*Well, in the interest of transparency and full disclosure climbing the subtropical mountain and kayaking in a monsoon were not entirely my idea … are you reading Nigel .
It has been exactly a year, to the day, since we returned from the islands and our giant pair of skis to the craziness of the corona virus world. I only managed to get the little skis out on the snow once this season and will likely be putting those away soon. There are many parallels , yes intentional ;-), between skiing and sailing. “Tacking back and forth” is just one of them. Perhaps a bigger one is the nature of the people the two sports attract. In a coconut shell, sailors and skiers are adventurous outdoor people who are willing to put up with the whims of mother nature in pursuit of a little fun.
We are a product of our families and dad was a sailor. On perfect days, tiller in hand, he would go into a trance like state, in the groove, his breathing would change and his focus would sharpen. I only observed this in him when he was steering his boat, but it happened many times. I , perhaps, experienced something similar as a lad when skippering a dinghy for the first time, but I think that was something different. I was making dad proud and that made me happy. After college, as youth often do, I came about and sailed on a different tack . Due to career building, young family and indecision, I was directionless, without a rudder, and in irons when it came to pastime passions. Eventually I became a skier, and pursued a sport that dad had never tried.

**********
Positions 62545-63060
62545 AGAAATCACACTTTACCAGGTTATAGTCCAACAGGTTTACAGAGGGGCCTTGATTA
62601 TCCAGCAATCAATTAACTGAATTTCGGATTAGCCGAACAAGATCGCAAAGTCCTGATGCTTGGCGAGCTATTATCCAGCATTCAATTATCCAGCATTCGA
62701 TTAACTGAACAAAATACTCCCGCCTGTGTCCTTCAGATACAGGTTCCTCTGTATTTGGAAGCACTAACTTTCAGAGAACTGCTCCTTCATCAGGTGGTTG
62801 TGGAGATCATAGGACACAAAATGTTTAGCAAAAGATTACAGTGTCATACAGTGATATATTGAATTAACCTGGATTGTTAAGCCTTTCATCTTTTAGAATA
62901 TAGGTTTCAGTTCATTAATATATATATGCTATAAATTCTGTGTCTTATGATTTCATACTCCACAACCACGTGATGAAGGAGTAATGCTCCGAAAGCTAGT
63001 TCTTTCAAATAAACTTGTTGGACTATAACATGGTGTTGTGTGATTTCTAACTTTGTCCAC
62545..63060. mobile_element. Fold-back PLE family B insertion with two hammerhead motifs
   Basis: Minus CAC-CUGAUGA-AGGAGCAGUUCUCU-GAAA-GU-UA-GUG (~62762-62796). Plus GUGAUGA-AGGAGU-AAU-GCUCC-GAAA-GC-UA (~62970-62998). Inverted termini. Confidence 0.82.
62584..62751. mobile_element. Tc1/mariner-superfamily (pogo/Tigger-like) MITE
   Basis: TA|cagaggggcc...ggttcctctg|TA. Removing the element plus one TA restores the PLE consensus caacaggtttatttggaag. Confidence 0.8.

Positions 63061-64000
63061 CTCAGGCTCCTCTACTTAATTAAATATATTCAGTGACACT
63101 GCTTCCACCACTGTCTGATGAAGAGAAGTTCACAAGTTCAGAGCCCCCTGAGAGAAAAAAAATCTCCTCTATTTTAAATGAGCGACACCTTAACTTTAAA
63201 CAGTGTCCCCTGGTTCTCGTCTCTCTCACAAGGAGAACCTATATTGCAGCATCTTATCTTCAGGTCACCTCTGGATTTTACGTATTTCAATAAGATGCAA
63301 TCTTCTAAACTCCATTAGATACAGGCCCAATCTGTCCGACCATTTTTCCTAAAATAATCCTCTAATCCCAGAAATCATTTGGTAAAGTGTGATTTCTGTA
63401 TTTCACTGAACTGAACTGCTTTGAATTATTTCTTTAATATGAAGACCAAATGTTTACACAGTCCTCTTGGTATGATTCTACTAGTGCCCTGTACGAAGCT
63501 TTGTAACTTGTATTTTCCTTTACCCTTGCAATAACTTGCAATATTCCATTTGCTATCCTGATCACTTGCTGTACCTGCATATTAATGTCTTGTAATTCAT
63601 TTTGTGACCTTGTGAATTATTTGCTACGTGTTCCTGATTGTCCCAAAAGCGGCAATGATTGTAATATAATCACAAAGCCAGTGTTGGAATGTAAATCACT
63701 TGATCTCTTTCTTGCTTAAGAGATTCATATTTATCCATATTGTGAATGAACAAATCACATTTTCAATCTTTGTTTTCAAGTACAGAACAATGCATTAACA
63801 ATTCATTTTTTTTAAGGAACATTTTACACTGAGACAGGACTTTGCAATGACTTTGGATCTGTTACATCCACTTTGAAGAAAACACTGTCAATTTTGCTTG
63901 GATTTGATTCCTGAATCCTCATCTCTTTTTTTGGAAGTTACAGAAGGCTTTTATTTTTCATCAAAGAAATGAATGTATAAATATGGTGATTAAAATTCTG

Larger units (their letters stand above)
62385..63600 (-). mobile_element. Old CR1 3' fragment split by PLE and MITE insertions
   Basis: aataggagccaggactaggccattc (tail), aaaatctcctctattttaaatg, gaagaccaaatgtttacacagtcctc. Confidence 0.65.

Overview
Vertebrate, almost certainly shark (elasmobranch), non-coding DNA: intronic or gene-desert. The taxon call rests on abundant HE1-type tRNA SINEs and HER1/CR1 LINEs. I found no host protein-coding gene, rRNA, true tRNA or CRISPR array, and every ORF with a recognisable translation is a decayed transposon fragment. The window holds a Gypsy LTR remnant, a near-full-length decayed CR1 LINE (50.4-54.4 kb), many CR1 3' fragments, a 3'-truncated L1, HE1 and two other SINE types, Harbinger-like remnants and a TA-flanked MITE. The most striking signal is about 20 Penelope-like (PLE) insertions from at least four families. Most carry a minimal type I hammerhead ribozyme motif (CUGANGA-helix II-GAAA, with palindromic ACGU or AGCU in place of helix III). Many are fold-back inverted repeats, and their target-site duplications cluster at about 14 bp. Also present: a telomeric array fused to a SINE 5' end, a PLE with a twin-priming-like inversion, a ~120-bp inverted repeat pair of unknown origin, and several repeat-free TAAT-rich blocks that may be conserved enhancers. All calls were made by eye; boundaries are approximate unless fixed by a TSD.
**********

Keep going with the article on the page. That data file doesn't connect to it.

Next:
On perfect mountain days, I’ve occasionally found that elusive trance like groove where everything falls into place, is effortless and just happens. It’s quite a wonderful thing and as I’m discovering right now very difficult to put into words. Nevertheless, things internal and external change , it’s the nature of the universe. For me the wind has shifted and for now I’ll be sailing on a different tack in search of the perfect ocean day. With sails trimmed , hulls in harmony with the sea, and dancing to the rhythm of the waves, dad’s sailing trance can’t be that far away. The quandary remains, however, sailing and skiing , port and starboard which is which ? I’ll contemplate that the next time I’m ” in the zone” because I’ll need both to get anywhere.